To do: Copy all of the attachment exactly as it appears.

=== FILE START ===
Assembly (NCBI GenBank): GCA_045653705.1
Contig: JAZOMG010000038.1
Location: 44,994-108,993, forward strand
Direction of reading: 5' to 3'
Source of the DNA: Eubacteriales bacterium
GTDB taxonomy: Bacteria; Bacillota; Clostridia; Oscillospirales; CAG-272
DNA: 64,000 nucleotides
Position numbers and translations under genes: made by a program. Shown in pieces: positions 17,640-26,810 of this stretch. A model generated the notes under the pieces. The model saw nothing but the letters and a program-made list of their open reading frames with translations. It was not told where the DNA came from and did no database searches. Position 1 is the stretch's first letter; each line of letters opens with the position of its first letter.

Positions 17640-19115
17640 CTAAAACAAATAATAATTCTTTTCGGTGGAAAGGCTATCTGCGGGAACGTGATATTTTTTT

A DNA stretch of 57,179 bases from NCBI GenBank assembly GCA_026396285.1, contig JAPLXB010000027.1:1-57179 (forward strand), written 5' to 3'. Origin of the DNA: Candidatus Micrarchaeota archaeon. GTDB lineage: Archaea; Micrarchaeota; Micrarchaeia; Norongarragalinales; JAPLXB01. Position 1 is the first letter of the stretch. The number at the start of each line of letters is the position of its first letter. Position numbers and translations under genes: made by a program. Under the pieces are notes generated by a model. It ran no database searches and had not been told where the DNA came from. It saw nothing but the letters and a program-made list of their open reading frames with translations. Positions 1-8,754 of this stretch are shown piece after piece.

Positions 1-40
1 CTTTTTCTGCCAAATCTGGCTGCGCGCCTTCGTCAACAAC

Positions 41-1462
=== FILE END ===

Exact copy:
Assembly (NCBI GenBank): GCA_045653705.1
Contig: JAZOMG010000038.1
Location: 44,994-108,993, forward strand
Direction of reading: 5' to 3'
Source of the DNA: Eubacteriales bacterium
GTDB taxonomy: Bacteria; Bacillota; Clostridia; Oscillospirales; CAG-272
DNA: 64,000 nucleotides
Position numbers and translations under genes: made by a program. Shown in pieces: positions 17,640-26,810 of this stretch. A model generated the notes under the pieces. The model saw nothing but the letters and a program-made list of their open reading frames with translations. It was not told where the DNA came from and did no database searches. Position 1 is the stretch's first letter; each line of letters opens with the position of its first letter.

Positions 17640-19115
17640 CTAAAACAAATAATAATTCTTTTCGGTGGAAAGGCTATCTGCGGGAACGTGATATTTTTTT

A DNA stretch of 57,179 bases from NCBI GenBank assembly GCA_026396285.1, contig JAPLXB010000027.1:1-57179 (forward strand), written 5' to 3'. Origin of the DNA: Candidatus Micrarchaeota archaeon. GTDB lineage: Archaea; Micrarchaeota; Micrarchaeia; Norongarragalinales; JAPLXB01. Position 1 is the first letter of the stretch. The number at the start of each line of letters is the position of its first letter. Position numbers and translations under genes: made by a program. Under the pieces are notes generated by a model. It ran no database searches and had not been told where the DNA came from. It saw nothing but the letters and a program-made list of their open reading frames with translations. Positions 1-8,754 of this stretch are shown piece after piece.

Positions 1-40
1 CTTTTTCTGCCAAATCTGGCTGCGCGCCTTCGTCAACAAC

Positions 41-1462